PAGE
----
Friday, November 05, 2010

St Kessog of Loch Lomond

Above is my husband Alan's most recent picture - of St Kessog, an early Celtic Saint, who may well have been the patron saint of Scotland, before Andrew was accorded that honour.

There are several versions of the story of St Kessog. One is that he was born into the royal family of Munster, in approximately 460 AD, and even as a child was associated with miracles. Other versions of the tale have Kessog born in Strathclyde, and travelling to Ireland, to study, before returning to Scotland. But since, at that time, the two peoples were so closely inter-related, and since there was a great deal of travelling between the two places, it perhaps doesn’t matter that we will never know for sure. He was believed to be a disciple of St Patrick, was tutored by St Malachoi and it is certain that at some point he was sent to Strathclyde, as a missionary, coming to Luss on the shores of Loch Lomond, at the beginning of the sixth century.

The Celtic Church of that time was quite austere and its holy men believed in living the simple life, in tune with the natural world and the changing seasons. Kessog, although an important man in the early church, was no exception. Tradition says that he built his ‘cell’ on the beautiful and peaceful island of Inchtavannoch (Monk's Island), opposite Luss. Nothing remains of St. Kessog's original buildings, although we can assume that they were very simple – possibly circular beehive huts in the manner of Skellig Michael in Ireland. Ruins found on the island are those of a later monastic building with an ancient graveyard.

The name Luss means herb or plant, and there would probably have been rich grazing around here on the sheltered and fertile shores of the loch, so it would have been a good base. Kessog would, however, have travelled throughout the region, on his missionary work, and there are many ancient names, associated with him, including a Kessock Hill, near Inverness. He was eventually killed at Bandry, just to the south of Luss, between 520 and 530, which would have meant that he had reached rather a great age for that time and place! The legends and stories say that a Pictish chief paid men to murder him. He was said to have been killed on the druid's new year (March 25th) near an ancient druid site, which means that his death may have had political overtones, especially if he were – as seems likely – a strong and successful missionary, whom people loved. The site of his death used to be marked by a cairn, although it has disappeared over the years, as have the few relics directly associated with him.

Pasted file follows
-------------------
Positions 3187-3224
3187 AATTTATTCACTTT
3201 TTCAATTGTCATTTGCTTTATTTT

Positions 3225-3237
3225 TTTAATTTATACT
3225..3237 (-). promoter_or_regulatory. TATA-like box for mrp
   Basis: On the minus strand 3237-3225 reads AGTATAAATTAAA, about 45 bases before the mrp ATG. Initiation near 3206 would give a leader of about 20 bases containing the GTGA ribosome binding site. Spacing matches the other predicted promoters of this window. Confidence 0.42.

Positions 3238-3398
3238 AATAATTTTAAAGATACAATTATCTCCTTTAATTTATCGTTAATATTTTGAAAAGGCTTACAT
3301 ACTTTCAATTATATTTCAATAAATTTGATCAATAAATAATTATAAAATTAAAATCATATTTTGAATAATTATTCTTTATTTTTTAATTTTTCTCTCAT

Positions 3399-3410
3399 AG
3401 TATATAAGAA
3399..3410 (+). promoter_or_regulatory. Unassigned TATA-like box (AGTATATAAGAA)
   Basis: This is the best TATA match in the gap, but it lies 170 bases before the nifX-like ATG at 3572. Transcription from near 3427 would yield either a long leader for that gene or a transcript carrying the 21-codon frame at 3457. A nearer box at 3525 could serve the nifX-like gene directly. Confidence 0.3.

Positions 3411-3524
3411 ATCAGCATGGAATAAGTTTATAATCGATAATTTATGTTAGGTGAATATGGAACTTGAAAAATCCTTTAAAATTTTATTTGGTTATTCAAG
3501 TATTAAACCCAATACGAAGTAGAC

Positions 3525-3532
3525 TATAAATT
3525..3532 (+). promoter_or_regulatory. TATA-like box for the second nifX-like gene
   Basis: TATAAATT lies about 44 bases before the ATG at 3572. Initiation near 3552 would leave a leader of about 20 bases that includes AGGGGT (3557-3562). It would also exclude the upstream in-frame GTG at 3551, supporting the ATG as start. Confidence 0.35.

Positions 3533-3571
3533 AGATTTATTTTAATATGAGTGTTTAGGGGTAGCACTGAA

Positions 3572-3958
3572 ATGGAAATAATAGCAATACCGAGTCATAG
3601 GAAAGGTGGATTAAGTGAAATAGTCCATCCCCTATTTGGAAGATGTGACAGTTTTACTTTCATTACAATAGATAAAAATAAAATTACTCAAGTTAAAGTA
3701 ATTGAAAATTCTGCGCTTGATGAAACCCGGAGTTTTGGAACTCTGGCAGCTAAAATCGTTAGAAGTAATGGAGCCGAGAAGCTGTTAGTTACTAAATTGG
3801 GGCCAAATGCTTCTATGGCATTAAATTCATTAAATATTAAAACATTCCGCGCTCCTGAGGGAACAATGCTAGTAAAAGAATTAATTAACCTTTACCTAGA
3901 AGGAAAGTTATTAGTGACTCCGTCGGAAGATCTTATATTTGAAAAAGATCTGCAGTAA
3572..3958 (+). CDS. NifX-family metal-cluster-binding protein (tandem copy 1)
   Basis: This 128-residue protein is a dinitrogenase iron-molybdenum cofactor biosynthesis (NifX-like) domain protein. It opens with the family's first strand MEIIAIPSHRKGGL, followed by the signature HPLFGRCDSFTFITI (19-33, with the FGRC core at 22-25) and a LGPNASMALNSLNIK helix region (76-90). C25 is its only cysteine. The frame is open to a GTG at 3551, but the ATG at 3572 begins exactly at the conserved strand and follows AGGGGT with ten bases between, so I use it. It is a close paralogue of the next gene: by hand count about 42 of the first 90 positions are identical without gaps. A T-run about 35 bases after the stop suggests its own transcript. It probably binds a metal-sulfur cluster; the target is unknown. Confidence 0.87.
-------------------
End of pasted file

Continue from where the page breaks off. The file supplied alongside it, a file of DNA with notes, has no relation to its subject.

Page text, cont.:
We know that, as a bishop of the early church, Kessog would have had a crozier, as a mark of his office. This was passed down to the Colquhoun family, who were known as the ‘guardians’ of St Kessog, and may even have been blood relations of the saint, but it has disappeared, over time. It may have been hidden or destroyed during the troubles between the Macgregors and the Colquhouns in the early 1600s

Kessog would also have had a bell with which he would have called his people to prayer. This would almost certainly have been the traditional celtic ‘square’ handbell (such as Mungo would have used, in Glasgow, and which is now on that city’s coat of arms). There is some evidence that Kessog’s bell survived until the seventeenth century when it was sold and subsequently lost.

The painting depicts him as being both strong and kindly, which he must have been, to live for so long, and to attract so many followers to Christianity. He is holding both his crozier, as a mark of his office, and his bell, He wears the traditional celtic saffron-dyed tunic, and a rich purple wool cloak, which would also have been a sign of his office. The Celts were known to be good at making this dye, but it was difficult and expensive to produce, and would have been a mark of the status of the wearer. Nevertheless, Kessog is quite simply dressed, in tunic and leather brogues, as befits the plain man he undoubtedly was. He wears a small sword, partly since this would have been a practical necessity, at the time, and partly as a sign of his name, which means ‘Short Sword.’ He is also known as ‘the soldier saint’ and is the patron saint of soldiers. Behind him is Ben Lomond, and an outcrop of his island, with the heron in the background . This bird was a celtic symbol of individuality, patience, solitude and independence, all of which seem to be suitable symbols of Kessog himself.

This is the first in a planned series of pictures of saints - if you're interested in commissioning a picture for your church or school, please contact us through this blog.

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